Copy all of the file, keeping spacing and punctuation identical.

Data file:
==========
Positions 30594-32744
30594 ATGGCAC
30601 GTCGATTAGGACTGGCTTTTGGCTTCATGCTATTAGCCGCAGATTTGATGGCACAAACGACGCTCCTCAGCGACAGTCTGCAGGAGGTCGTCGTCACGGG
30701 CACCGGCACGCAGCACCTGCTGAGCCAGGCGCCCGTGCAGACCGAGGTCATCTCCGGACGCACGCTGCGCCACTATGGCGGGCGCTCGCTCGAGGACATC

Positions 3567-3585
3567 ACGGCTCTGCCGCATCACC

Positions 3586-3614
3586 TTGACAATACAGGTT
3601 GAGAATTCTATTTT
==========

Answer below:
Positions 30594-32744
30594 ATGGCAC
30601 GTCGATTAGGACTGGCTTTTGGCTTCATGCTATTAGCCGCAGATTTGATGGCACAAACGACGCTCCTCAGCGACAGTCTGCAGGAGGTCGTCGTCACGGG
30701 CACCGGCACGCAGCACCTGCTGAGCCAGGCGCCCGTGCAGACCGAGGTCATCTCCGGACGCACGCTGCGCCACTATGGCGGGCGCTCGCTCGAGGACATC

Positions 3567-3585
3567 ACGGCTCTGCCGCATCACC

Positions 3586-3614
3586 TTGACAATACAGGTT
3601 GAGAATTCTATTTT